Students in the Genesis summer program listen in at story time at Marist High School in Eugene. (Courtesy Marist High School)
Students in the Genesis summer program listen in at story time at Marist High School in Eugene. (Courtesy Marist High School)

EUGENE — The pandemic gave new urgency to the work done in the Genesis program at Marist High School this summer.

“And we felt an urgency before,” said Bill Ferrari, a teacher at Marist and director of the effort.

Genesis is a free seven-week summer camp for kids living in poverty in the Eugene area. In 2018, the founders intended to provide reading instruction but now include additional enrichment like math, art, yoga and a Pixar conversation class — a class for students to watch a Pixar short film and then discuss it with each other.

Each day, students arrive on campus for breakfast. Then they have four academic blocks throughout the day, all of which are separated by 15 minute breaks for recess or lunch. Two of the blocks focus on reading and the other two on classes that support the overall goal of improving learning.

Some of the students Marist hosted over the summer hadn’t been in school for 16 months.

“We were very concerned about what that meant in terms of their academic development,” said Ferrari. The team aimed to make the program as school-like as possible. “It was imperative that we operate at the highest level we could.”

In that, they succeeded. The program averaged 64 students on campus each day and had 80 students finish. It’s the highest number of students the program has served.

“Our students in grades pre-K through fourth grade saw an average increase of 21 correct words per minute from their initial reading assessment in June to the final assessment in August,” Ferrari said. “Our middle school students saw an average increase of 27 correct words per minute this summer.”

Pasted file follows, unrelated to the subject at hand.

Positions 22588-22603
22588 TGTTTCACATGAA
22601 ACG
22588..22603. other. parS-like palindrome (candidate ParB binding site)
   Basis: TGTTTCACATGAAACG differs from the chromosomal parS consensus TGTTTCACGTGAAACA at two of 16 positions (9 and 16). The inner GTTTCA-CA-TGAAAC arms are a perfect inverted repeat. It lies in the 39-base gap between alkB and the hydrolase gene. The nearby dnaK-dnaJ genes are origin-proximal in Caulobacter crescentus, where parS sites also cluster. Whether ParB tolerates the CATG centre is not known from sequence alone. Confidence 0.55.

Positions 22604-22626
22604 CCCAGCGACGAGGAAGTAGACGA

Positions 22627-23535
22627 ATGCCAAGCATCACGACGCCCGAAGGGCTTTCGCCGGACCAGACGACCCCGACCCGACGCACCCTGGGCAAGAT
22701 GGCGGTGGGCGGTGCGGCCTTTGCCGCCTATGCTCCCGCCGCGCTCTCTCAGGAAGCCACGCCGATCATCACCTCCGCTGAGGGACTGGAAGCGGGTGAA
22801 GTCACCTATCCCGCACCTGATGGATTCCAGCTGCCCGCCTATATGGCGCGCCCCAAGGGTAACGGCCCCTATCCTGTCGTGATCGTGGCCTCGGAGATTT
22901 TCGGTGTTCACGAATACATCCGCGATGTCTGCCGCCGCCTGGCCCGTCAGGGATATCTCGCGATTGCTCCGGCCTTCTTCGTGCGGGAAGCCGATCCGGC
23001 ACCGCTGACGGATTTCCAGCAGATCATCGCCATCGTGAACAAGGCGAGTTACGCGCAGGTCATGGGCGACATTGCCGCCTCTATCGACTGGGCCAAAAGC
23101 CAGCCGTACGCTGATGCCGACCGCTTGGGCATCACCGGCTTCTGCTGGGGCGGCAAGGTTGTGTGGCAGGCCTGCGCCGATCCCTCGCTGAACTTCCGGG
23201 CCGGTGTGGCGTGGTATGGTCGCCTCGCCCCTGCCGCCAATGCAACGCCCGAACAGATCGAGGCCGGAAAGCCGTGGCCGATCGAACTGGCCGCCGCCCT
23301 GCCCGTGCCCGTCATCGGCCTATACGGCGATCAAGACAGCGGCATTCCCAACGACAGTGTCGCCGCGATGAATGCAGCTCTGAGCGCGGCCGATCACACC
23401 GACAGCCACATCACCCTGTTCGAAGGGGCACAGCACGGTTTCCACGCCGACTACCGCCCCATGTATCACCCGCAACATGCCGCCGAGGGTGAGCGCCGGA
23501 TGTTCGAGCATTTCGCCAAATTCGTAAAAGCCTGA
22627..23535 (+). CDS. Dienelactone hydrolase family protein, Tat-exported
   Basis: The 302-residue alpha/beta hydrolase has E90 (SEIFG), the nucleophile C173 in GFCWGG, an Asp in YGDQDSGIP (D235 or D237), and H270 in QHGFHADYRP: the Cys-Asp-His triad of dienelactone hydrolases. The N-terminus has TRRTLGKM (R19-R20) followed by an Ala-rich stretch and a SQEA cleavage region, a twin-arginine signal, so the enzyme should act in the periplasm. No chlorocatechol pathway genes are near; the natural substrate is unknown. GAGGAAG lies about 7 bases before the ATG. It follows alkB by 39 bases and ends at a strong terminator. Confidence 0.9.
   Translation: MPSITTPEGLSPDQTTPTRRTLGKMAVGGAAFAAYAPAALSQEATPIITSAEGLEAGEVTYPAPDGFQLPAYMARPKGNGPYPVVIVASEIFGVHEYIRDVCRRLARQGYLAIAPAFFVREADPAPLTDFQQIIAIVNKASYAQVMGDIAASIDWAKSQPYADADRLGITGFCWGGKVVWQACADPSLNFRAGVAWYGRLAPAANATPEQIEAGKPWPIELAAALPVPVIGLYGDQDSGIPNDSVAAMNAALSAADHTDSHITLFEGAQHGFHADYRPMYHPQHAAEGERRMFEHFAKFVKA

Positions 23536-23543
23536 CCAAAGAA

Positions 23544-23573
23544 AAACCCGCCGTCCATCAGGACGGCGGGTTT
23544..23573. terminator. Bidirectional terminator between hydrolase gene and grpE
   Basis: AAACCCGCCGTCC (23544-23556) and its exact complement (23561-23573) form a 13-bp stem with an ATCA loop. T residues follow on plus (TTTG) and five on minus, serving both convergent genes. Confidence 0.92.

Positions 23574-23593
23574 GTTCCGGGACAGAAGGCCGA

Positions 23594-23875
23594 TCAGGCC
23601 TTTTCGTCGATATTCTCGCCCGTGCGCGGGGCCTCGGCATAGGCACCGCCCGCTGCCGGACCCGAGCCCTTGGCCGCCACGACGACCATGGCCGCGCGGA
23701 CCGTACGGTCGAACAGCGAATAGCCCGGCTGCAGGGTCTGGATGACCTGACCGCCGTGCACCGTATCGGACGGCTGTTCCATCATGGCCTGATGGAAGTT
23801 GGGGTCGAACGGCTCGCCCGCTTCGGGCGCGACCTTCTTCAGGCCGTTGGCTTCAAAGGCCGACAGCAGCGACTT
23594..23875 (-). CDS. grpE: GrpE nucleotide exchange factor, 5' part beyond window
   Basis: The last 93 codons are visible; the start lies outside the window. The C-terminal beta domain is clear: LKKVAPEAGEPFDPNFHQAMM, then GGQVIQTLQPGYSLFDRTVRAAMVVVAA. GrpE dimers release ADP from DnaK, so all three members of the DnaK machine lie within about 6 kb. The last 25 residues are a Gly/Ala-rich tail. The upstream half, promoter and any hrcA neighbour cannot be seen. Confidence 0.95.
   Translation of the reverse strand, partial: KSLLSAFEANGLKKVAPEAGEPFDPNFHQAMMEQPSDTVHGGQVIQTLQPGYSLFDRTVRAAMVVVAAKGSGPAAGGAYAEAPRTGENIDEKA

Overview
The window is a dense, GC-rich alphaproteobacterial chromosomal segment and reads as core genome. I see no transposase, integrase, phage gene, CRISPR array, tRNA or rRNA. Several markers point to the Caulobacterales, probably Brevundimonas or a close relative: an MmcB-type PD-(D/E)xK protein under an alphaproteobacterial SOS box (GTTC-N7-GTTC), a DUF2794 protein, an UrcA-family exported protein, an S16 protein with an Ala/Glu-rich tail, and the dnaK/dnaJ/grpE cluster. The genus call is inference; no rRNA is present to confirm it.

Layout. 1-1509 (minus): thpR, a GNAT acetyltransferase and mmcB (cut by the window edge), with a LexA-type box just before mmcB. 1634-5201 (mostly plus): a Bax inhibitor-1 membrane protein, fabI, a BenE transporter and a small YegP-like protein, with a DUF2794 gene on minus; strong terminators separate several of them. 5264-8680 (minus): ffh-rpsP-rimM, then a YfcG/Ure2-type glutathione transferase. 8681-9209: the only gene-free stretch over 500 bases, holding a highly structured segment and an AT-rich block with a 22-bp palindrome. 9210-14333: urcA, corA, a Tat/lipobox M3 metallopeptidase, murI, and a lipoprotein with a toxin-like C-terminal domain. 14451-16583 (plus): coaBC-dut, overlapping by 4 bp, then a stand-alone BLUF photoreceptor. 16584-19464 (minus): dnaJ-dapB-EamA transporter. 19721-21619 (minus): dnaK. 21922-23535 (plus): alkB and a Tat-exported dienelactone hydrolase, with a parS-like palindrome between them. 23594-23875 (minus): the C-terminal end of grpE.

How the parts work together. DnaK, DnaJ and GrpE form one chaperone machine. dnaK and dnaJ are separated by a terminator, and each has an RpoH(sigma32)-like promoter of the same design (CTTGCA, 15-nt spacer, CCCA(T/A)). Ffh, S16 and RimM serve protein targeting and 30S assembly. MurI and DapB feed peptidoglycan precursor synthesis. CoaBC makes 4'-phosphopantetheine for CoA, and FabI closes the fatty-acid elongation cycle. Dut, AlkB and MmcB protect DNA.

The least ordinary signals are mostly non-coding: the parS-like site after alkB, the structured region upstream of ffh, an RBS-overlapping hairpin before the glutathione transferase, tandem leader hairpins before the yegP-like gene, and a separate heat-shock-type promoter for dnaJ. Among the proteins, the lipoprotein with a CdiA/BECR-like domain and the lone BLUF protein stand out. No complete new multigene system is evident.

The program served 2,534 meals, which was possible because of a partnership with FOOD for Lane County, the area food bank.

Students got more than meals and academic support. The program provided bus transportation for many.  

The Genesis staff is made up of local teachers as well as former Marist students now in college and teachers from the University of Oregon’s School of Education.

“We have a really talented teaching staff,” Ferrari said.

Despite the pandemic, the staff — many of whom have been working with the project for multiple years — knew what they wanted the students to learn and how to reach them. Some of the students, too, have returned for multiple years, adding stability to the program.

“We have good adults working with good kids and it just makes for a very happy and productive school day every day,” Ferrari explained.

Marist’s devotion to the project hasn’t waned over the years.

“We feel called toward this program,” said Ferrari. He and the other staff see a need to support what he called “incredibly fragile and vulnerable children in our community.”

“We’re trying to serve God through this program,” he said. “When we have as many kids as we did this summer, it validates that the mission is real and necessary.”